Singapore Budget 2013

Budget 2013 wish list

A Budget for a steady course

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By Poh Bee Tin and Ang Lea Lea

The fourth quarter upturn in 2012 may have averted a technical recession for the Singapore economy and provided respite for some quarters, but many remain watchful. As Prime Minister Lee Hsien Loong said in his New Year Message, the country is expected to grow by 1-3% in 2013. “In our new phase, we must expect slower growth than we have become accustomed to. Slower growth does not mean we will face less pressure. Companies especially must put more effort into raising productivity.”
 

More productive and innovative growth

Indeed, productivity has been a national buzzword since the introduction of the Productivity and Innovation Credit (PIC) in 2010. The PIC offers arguably generous tax deductions for companies investing in six qualifying categories of productivity or innovation-led activities. Take-up of the PIC has been promising and well spread out across economic sectors thus far, according to the Ministry of Finance, who has made several welcomed enhancements to the scheme over the years.

However, this condition has remained: the enhanced tax deduction or allowance is capped at S$400,000 incurred for each of the six categories of qualifying activities. This condition of expenditure cap by category, if removed, and pooled across the categories to enable companies to claim a total maximum qualifying expenditure of up to S$2.4 million each year for any qualifying activities, will likely improve the scheme’s utility. Companies can then enjoy greater flexibility in investing according to their productivity needs while maximizing the benefits of the scheme. Another enhancement could be to broaden the scope of eligible spending for qualifying R&D activity to include overheads and equipment used to carry out the R&D.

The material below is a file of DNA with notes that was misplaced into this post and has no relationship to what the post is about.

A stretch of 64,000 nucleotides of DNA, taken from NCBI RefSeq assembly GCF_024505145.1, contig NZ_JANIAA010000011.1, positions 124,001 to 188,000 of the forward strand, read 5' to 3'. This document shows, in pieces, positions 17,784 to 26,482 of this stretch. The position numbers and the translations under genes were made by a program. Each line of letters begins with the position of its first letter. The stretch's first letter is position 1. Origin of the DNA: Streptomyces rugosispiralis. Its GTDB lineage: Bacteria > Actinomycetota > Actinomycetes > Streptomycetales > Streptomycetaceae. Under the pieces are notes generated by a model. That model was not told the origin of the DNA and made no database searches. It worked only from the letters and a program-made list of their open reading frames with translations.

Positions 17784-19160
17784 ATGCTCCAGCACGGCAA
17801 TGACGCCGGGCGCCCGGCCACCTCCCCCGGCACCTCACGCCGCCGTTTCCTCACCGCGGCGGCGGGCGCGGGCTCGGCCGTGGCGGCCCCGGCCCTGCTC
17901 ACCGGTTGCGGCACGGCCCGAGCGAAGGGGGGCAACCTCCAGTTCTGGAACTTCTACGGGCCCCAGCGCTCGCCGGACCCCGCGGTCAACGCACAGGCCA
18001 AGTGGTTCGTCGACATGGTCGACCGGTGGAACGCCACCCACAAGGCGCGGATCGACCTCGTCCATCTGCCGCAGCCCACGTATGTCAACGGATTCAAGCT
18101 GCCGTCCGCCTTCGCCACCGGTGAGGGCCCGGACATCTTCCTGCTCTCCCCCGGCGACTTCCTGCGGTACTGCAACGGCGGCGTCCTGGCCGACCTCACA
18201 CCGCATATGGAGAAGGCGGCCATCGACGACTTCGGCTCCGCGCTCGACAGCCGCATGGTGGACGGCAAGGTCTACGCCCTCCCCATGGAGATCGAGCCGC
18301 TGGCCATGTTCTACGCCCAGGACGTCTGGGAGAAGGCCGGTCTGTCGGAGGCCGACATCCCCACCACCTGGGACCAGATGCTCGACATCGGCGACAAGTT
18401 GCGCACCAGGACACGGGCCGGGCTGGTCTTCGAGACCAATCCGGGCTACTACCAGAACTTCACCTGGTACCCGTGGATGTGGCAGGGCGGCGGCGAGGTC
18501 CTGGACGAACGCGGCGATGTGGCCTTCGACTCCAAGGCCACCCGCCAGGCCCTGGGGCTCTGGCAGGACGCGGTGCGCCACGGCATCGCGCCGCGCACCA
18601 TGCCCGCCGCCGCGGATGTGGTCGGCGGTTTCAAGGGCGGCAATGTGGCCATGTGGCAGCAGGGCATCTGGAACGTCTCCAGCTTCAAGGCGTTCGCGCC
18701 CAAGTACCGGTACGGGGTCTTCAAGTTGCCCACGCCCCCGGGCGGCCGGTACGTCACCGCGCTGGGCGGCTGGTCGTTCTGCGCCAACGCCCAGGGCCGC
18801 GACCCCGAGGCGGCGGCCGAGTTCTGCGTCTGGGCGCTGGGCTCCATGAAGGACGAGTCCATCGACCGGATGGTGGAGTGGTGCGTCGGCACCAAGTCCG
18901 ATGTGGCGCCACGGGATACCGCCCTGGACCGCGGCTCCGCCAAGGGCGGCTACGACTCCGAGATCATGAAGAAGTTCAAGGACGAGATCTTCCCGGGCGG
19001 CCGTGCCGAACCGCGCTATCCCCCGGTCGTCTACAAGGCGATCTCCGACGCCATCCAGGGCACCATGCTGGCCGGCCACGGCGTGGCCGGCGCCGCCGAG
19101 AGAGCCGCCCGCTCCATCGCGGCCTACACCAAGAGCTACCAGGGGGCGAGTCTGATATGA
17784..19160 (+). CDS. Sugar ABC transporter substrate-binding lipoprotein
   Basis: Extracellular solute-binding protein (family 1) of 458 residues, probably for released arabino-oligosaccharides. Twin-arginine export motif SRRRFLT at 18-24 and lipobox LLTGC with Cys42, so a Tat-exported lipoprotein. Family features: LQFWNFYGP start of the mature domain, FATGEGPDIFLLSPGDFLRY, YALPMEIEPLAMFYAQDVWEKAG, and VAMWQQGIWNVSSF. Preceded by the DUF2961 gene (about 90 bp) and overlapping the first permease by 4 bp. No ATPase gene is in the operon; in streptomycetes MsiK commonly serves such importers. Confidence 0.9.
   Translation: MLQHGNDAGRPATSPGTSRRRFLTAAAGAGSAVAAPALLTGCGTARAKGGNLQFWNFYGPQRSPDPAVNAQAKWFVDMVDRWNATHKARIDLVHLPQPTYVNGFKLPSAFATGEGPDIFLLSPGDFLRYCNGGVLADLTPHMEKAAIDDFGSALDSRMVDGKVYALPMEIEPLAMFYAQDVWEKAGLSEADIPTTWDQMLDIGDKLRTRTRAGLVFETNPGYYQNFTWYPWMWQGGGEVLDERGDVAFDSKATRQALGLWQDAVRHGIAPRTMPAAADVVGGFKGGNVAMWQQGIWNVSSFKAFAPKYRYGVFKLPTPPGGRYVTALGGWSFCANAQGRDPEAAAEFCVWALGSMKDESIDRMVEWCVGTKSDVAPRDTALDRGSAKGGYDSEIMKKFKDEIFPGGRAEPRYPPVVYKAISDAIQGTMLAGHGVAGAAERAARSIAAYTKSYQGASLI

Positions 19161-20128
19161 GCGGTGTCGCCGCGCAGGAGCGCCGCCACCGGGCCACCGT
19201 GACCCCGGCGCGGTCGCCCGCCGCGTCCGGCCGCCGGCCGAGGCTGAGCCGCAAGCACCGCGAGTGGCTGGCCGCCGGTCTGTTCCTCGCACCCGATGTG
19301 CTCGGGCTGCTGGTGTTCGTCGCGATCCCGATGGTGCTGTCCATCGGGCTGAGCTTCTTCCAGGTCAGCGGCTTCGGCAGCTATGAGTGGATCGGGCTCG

With R&D comes to mind the promotion of IP management. To encourage Singapore companies to build their brands and base their IPs locally, the writing-down allowance (WDA) available for the acquisition of certain IPs can be extended to costs incurred in creating and developing IP, such as for consultancy, logo design and brand-building. In addition, companies may own or control customer-related intangibles or trade secrets such as customer-supplier relationships, contracts, customer lists and distribution networks. While the defined list of IP for the purpose of WDA includes “information that has commercial value”, let’s make its definition clear and classify customer-related intangibles as such.

Less business costs

M&A is an important part of many business strategies. The current M&A allowance defrays some of the cost of acquiring shares in another company and allows a double tax deduction for transaction costs such as legal fees, accounting or tax advisor fees, and valuation fees incurred for the share acquisition, subject to an expenditure cap. As it is common for share acquisitions to be funded by debt, we hope that the M&A allowance can be extended to professional and incidental fees for loan arrangements and any borrowing costs incurred.

Also, a company that borrows to fund the share acquisition currently cannot get a tax deduction for the interest costs incurred. Introducing group relief for the interest costs will allow the holding company to transfer the borrowing costs to the Singapore operating companies for deduction against their income. This will mitigate the need for Singapore groups to undertake post-acquisition restructuring in order to get a deduction for borrowing costs via debt pushdown techniques.